The tests on the country’s four largest banks, all majority owned by Greece’s bank rescue fund the Hellenic Financial Stability Fund, are being carried out to check if this summer’s €28bn (£23.7bn) recapitalisation has left the banks capable of dealing with future shocks.
Greek banks have seen their non-performing loans swell to 28 per cent of their total loan books, as six years of consecutive recession wiped 25 per cent off the country’s output, while Greece’s bailout programme demanded wage cuts and tax hikes.
Greece expects to return to marginal growth in 2014.
“Under the baseline scenario, which represents our forecast and the troika’s forecast, Greece will return to growth in 2014,” Provopoulos said in an interview with Reuters, referring to the European Commission, European Central Bank and International Monetary Fund collectively.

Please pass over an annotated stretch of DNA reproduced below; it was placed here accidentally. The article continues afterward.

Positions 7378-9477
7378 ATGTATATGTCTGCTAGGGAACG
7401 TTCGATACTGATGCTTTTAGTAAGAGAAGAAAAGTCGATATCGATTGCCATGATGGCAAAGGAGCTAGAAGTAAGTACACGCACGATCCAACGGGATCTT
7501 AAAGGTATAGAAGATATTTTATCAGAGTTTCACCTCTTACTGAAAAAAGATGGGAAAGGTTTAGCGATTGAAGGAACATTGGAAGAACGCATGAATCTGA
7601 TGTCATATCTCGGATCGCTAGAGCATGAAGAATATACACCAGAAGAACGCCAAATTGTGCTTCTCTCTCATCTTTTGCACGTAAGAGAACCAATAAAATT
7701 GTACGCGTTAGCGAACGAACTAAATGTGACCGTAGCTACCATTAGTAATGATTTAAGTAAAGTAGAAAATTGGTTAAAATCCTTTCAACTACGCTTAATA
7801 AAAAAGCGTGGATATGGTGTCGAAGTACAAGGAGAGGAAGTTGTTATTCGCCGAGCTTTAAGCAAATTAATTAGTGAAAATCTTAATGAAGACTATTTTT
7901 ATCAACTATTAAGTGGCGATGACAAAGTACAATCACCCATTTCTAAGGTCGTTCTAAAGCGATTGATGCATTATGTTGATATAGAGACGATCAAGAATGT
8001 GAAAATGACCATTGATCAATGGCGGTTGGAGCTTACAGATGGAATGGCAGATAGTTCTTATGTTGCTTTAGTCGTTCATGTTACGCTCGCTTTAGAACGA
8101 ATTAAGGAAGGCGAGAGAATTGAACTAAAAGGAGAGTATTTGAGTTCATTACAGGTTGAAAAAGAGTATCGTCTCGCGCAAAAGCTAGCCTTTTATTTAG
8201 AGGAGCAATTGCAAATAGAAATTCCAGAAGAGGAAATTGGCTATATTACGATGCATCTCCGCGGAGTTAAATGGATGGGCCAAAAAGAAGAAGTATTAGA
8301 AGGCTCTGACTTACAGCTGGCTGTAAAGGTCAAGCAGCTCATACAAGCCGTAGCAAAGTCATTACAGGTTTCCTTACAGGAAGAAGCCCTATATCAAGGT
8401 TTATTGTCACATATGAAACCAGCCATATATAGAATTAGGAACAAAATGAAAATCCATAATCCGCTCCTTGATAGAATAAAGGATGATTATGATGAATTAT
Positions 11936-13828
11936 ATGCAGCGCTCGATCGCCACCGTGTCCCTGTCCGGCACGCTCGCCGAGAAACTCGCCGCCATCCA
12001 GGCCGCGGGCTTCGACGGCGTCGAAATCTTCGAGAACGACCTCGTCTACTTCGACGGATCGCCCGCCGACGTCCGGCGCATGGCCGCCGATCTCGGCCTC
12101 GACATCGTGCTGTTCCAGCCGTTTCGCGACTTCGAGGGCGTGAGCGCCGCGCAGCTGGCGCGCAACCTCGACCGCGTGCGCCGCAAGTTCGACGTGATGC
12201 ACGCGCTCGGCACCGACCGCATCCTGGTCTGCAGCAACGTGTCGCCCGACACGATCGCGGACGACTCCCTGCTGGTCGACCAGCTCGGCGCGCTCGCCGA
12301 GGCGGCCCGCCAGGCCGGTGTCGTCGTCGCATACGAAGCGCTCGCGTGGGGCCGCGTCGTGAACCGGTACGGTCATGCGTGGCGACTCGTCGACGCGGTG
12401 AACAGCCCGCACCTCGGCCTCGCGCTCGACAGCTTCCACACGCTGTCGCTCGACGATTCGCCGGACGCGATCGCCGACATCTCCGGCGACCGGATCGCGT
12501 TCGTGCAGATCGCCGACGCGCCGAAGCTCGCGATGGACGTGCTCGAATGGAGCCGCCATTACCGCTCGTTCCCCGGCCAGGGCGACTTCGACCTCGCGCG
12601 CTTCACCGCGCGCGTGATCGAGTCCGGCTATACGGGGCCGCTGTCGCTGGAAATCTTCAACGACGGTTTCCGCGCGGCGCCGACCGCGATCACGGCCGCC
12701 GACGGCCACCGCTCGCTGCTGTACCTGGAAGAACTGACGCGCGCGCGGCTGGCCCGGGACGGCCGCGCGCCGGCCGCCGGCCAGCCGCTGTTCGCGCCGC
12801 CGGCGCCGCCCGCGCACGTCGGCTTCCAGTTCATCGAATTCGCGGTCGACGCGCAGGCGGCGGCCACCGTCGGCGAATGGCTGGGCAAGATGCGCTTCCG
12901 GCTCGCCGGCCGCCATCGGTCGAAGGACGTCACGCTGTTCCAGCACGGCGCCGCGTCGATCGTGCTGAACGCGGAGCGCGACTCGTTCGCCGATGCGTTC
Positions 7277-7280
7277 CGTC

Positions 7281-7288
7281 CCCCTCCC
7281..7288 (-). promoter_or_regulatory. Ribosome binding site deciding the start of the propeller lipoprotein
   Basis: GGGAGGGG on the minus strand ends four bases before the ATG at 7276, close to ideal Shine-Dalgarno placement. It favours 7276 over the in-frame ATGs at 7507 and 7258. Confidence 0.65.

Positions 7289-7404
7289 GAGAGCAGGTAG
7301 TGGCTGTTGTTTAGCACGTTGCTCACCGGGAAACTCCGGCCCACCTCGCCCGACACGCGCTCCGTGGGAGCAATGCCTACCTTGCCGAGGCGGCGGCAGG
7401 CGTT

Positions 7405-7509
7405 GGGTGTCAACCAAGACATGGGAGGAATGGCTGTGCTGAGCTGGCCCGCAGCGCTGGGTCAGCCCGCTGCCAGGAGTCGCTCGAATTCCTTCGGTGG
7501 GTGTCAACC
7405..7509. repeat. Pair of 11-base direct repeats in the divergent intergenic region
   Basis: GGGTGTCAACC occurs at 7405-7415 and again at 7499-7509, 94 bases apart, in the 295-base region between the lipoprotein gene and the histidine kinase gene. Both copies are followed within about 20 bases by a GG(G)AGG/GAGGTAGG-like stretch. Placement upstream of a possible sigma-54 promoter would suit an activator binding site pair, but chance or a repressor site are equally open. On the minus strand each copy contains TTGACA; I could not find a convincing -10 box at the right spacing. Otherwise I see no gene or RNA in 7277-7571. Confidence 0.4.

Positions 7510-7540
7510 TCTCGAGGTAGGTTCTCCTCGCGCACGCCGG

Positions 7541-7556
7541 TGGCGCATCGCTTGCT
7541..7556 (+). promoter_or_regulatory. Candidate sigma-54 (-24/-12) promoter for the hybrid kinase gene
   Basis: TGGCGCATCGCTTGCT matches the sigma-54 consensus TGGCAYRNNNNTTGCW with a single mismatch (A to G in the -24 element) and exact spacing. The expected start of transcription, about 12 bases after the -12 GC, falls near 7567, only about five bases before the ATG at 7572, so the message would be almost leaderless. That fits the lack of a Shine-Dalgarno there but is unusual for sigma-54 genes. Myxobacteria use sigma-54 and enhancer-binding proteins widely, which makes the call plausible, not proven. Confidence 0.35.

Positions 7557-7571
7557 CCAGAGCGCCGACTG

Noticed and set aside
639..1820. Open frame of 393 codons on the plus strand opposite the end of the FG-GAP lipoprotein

“Under the adverse scenario, growth kicks in in 2016, with small negative growth rates until then.”
Provopoulos said he was “increasingly optimistic” about the future of the eurozone, including Greece, with 2014’s expected return to growth promising a “positive impact on overall confidence” that would boost spending and investment.
Greece may have to agree a third bailout programme because it will not have enough money to meet spending in 2014 and there has been speculation that the cash could come from the bank bailout fund.
“It is imperative that the unused funds amounting to between €8bn to €9bn remain available as a backstop for the banking sector,” said Provopoulos.